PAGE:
• Whether haematology should be involved in ward rounds or multidisciplinary meetings when patients are under the care of another speciality.
  • Whether all specialists sickle cell hospitals have a recognised ward for sickle cell patients.

Meanwhile, the mother of Richard Okorogheye, whose body was found in a lake in Epping Forest two weeks after he went missing, has criticised the police for the handling of her son’s disappearance. Evidence Joel, alleged that the police neglected her concerns that Richard was vulnerable because of his condition. She has since said that she hopes to create a foundation in his name that will support sufferers of sickle cell.

Following the deaths of Evan and Richard, the Sickle Cell Society has recently launched an inquiry to examine why care for sickle cell patients is too often substandard and look to ensure that such failings are not repeated in future.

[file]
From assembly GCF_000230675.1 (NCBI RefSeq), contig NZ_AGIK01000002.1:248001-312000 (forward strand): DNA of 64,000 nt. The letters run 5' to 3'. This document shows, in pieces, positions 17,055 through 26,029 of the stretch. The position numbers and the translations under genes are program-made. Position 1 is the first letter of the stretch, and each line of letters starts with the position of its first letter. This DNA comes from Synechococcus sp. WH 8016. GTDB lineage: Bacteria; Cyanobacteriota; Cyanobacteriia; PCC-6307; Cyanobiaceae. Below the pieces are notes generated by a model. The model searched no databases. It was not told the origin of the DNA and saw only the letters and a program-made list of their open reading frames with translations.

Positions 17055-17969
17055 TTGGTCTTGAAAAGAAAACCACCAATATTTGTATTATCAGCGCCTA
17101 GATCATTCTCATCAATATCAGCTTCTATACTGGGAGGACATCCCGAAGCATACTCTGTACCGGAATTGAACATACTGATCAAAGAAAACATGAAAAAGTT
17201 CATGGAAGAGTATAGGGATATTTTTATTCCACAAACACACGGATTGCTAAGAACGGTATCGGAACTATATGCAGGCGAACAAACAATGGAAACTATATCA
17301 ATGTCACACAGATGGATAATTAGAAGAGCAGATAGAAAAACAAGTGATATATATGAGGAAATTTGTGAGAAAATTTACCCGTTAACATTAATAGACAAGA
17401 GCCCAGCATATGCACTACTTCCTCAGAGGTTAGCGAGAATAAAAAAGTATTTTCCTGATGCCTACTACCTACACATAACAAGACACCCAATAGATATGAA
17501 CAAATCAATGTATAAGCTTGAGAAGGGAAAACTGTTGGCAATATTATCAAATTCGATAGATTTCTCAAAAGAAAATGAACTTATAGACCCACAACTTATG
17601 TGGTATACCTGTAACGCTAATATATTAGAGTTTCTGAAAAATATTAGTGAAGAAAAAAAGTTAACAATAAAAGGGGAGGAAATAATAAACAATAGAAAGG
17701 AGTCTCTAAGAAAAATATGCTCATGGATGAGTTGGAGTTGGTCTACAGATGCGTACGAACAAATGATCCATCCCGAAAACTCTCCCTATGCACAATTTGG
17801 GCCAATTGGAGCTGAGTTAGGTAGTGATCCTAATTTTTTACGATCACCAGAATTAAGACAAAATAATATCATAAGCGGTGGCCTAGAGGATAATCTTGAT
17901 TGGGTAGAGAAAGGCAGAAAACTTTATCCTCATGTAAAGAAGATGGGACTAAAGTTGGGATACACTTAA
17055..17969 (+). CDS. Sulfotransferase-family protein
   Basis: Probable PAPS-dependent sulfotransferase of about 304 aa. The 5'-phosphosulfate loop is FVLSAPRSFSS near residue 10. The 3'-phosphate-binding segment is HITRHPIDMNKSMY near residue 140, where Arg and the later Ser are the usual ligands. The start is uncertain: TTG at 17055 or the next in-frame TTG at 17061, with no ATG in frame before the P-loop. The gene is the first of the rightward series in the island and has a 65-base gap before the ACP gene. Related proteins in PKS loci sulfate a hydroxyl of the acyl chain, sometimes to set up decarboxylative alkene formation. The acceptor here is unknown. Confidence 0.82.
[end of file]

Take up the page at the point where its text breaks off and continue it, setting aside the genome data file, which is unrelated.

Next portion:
There have been questions raised about what role race and wealth play in how much attention this disease receives. Campaigners have warned that these are not isolated incidents and many patients with these diseases are being ignored, because it doesn’t affect the average white person. Considering the grave impact of this disease on the lives of millions, it is clear that we need to continue to pay attention to this disease and ensure more education and training is provided to public bodies, to avoid further lives being lost due to lack of understanding about disease, which is currently the most common and fastest growing genetic blood disorder in England and the UK.

What is Sickle cell disease?

Sickle cell disease is the name for a group of genetically inherited health conditions that affect the red blood cell.

A normal red blood cell is soft, round and very flexible. The sickle red blood cell on the other hand is rigid and not able to keep its round shape, becoming shaped like a sickle or crescent moon, when oxygen levels in the body are low.

It affects millions of people worldwide but is particularly common in people with an African or Caribbean family background. The most serious type is called sickle cell anaemia and it is estimated that there are 15,000 people with this condition in the UK.

What are the main symptoms and complications of sickle cell?